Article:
By Jim Campbell
March 13, 2018
On the afternoon of Feb. 27, news broke that deputy communications director Josh Raffel, a critical White House gatekeeper, was resigning from his post to return to the private sector.
One day later, communications director Hope Hicks announced her resignation as well.
The following week, it was President Trump’s top economic adviser Gary Cohn who announced his departure.
For two weeks, we’ve seen a steady stream of high-profile administration shakeups, gradually increasing in stature, all the way from Jared Kushner and Ivanka Trump’s media gatekeeper up to the secretary of state.
by Emily Jashinsky
THE WASHINGTON EXAMINER
March 13, 2018
By all indications, the first three exits were voluntary. Raffel and Hicks were said to have been considering an exit for some time. Cohn was dismayed by the president’s recent approach to trade policy.
We don’t yet know conclusively why Tillerson was fired, though Trump intimated on Tuesday it was because the two “disagreed on things.”
The administration is now very different than it was only one month ago, let alone at the beginning of the year, or even before Christmas, when White House officials like Rob Porter and Dina Powell were still in their posts.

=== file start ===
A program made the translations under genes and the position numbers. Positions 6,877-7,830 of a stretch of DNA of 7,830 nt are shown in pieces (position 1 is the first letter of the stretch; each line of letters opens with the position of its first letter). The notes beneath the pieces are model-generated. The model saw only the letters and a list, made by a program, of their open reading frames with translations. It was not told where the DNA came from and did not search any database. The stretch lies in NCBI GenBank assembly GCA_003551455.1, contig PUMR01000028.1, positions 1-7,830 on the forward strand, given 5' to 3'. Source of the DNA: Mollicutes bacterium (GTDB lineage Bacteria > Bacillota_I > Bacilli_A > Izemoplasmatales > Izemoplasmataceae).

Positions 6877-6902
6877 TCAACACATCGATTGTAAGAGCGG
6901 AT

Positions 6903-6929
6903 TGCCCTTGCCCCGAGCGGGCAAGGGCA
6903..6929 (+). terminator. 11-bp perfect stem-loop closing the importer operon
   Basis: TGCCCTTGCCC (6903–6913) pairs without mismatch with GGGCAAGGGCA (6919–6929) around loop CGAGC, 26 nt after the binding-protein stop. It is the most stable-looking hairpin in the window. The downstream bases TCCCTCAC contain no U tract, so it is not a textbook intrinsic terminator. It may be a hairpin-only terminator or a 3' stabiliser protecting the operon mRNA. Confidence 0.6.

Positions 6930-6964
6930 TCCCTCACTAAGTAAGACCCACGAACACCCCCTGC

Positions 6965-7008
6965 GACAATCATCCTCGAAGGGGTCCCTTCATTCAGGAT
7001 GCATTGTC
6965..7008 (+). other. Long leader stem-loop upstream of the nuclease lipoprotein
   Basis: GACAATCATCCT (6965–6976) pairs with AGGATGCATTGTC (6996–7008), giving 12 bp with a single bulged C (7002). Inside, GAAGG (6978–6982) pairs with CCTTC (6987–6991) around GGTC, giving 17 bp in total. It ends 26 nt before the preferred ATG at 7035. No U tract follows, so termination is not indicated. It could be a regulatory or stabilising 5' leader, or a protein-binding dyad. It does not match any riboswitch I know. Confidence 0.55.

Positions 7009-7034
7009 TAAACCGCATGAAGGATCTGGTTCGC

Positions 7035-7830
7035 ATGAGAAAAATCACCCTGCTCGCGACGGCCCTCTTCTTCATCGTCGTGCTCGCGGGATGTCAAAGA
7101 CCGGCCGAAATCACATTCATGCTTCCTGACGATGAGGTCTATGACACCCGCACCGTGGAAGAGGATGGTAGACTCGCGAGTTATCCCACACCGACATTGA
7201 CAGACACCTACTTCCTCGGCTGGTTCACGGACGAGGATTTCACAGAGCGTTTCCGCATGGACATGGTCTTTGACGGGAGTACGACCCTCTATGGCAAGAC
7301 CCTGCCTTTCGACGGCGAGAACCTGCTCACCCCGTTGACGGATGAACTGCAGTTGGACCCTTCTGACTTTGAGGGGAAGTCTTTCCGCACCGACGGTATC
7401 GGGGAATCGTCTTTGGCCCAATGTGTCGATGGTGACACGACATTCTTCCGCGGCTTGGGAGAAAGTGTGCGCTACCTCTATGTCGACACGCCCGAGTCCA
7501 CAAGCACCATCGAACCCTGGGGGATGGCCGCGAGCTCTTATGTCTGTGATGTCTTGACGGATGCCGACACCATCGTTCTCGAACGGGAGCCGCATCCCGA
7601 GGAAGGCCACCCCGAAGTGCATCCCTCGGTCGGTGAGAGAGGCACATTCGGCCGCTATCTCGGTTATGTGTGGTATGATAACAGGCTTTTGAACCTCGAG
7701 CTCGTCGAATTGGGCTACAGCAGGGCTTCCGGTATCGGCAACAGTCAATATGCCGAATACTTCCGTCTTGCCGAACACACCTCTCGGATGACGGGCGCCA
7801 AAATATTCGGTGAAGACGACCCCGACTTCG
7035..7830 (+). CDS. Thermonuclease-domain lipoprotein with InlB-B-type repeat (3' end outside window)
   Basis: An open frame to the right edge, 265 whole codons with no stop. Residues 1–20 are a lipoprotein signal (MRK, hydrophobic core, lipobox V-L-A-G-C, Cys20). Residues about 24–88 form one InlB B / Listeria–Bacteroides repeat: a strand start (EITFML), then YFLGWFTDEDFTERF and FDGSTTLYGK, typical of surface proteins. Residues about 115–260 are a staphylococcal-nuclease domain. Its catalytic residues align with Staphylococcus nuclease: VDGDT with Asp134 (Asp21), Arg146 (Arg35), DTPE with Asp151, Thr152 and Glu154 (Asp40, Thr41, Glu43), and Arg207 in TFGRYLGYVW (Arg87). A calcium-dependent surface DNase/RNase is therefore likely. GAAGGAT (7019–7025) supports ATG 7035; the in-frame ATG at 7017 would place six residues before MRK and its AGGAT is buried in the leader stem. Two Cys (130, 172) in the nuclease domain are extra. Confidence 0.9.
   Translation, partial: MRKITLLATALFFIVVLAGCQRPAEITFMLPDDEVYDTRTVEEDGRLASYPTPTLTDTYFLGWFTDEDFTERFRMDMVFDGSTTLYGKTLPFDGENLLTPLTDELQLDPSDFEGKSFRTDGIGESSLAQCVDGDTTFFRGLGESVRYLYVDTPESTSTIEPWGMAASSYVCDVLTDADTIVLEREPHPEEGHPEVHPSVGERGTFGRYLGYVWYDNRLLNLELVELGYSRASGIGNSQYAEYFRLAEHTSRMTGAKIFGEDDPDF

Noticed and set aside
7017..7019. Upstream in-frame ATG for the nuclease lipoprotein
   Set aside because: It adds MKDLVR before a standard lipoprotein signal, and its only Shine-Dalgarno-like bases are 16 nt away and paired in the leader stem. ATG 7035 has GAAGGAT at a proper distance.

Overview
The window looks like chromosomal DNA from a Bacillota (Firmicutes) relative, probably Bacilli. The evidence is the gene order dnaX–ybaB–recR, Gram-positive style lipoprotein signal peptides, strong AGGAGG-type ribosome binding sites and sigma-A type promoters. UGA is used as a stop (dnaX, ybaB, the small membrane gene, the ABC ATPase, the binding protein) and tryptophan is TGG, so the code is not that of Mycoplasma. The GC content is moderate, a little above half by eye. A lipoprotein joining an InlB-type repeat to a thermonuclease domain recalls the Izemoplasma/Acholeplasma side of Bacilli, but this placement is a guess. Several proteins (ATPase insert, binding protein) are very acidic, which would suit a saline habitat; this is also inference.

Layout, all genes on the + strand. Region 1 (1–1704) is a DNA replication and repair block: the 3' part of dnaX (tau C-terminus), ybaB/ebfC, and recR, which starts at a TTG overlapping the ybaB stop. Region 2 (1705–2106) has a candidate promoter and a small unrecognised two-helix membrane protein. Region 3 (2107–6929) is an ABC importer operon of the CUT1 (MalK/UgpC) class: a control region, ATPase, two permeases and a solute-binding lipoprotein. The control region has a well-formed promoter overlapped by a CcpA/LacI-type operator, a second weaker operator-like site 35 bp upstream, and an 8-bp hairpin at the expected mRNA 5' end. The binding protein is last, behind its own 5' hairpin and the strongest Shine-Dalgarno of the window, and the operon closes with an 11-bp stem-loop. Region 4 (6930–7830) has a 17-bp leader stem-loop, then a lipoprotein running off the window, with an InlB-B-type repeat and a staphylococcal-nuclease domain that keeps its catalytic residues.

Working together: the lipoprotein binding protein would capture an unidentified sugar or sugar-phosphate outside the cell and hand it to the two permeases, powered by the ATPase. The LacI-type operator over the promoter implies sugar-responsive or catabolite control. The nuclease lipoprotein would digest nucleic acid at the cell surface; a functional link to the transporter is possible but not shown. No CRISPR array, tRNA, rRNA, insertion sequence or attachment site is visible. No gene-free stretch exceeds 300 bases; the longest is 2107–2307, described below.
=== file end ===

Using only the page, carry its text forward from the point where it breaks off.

Trump’s penchant for organizational “chaos” is widely known, and whether or not that’s a sustainable practice for four years is up for debate.
Top officials starting leaving the administration relatively early into Trump’s first year, almost numbing the public to constant personnel adjustments.
But with four high-level departures in three weeks, three from the White House itself, and one from Foggy Bottom , how would any administration cope with such a rapid and dramatic stream of change?
Though there’s certainly no comparing Raffel or Hicks to Tillerson, each person who’s left since late February had a big job, to say the least.
From the top down, staffers are now left adjusting to new roles, new chains of command, new responsibilities, and the task of finding replacements.